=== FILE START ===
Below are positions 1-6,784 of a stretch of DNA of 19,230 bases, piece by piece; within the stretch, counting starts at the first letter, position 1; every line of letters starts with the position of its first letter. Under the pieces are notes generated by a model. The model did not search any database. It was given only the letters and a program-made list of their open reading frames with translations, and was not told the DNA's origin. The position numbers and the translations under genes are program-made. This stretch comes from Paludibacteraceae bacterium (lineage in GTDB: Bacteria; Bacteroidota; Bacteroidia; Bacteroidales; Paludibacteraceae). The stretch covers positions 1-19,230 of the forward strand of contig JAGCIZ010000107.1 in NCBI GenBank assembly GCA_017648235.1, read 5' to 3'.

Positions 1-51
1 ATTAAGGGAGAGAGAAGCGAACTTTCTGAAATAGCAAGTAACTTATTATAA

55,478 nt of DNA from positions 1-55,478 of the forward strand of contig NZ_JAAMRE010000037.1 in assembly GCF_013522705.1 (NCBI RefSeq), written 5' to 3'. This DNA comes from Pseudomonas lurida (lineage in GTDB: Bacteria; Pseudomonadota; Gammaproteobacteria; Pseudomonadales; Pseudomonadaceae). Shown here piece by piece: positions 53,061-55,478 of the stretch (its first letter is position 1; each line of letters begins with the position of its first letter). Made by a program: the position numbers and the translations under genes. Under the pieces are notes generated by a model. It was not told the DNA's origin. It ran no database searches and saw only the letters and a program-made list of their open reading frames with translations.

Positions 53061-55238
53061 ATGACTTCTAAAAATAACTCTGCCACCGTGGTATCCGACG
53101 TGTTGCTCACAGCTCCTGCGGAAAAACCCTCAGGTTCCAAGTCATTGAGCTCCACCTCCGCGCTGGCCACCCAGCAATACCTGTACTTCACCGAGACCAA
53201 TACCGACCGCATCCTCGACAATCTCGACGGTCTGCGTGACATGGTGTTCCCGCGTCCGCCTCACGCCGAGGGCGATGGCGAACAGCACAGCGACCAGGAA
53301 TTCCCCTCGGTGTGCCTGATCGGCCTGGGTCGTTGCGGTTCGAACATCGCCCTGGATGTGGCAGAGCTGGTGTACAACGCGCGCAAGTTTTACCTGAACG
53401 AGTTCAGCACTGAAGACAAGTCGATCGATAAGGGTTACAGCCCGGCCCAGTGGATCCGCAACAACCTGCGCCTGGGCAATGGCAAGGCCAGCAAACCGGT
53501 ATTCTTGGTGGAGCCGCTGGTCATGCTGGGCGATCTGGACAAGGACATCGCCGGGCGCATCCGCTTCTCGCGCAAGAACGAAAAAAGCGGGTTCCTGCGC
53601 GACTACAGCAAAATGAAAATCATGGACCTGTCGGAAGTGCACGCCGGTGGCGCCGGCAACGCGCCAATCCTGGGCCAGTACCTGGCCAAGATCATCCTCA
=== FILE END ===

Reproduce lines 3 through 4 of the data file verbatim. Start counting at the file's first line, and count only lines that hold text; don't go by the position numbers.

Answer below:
1 ATTAAGGGAGAGAGAAGCGAACTTTCTGAAATAGCAAGTAACTTATTATAA

55,478 nt of DNA from positions 1-55,478 of the forward strand of contig NZ_JAAMRE010000037.1 in assembly GCF_013522705.1 (NCBI RefSeq), written 5' to 3'. This DNA comes from Pseudomonas lurida (lineage in GTDB: Bacteria; Pseudomonadota; Gammaproteobacteria; Pseudomonadales; Pseudomonadaceae). Shown here piece by piece: positions 53,061-55,478 of the stretch (its first letter is position 1; each line of letters begins with the position of its first letter). Made by a program: the position numbers and the translations under genes. Under the pieces are notes generated by a model. It was not told the DNA's origin. It ran no database searches and saw only the letters and a program-made list of their open reading frames with translations.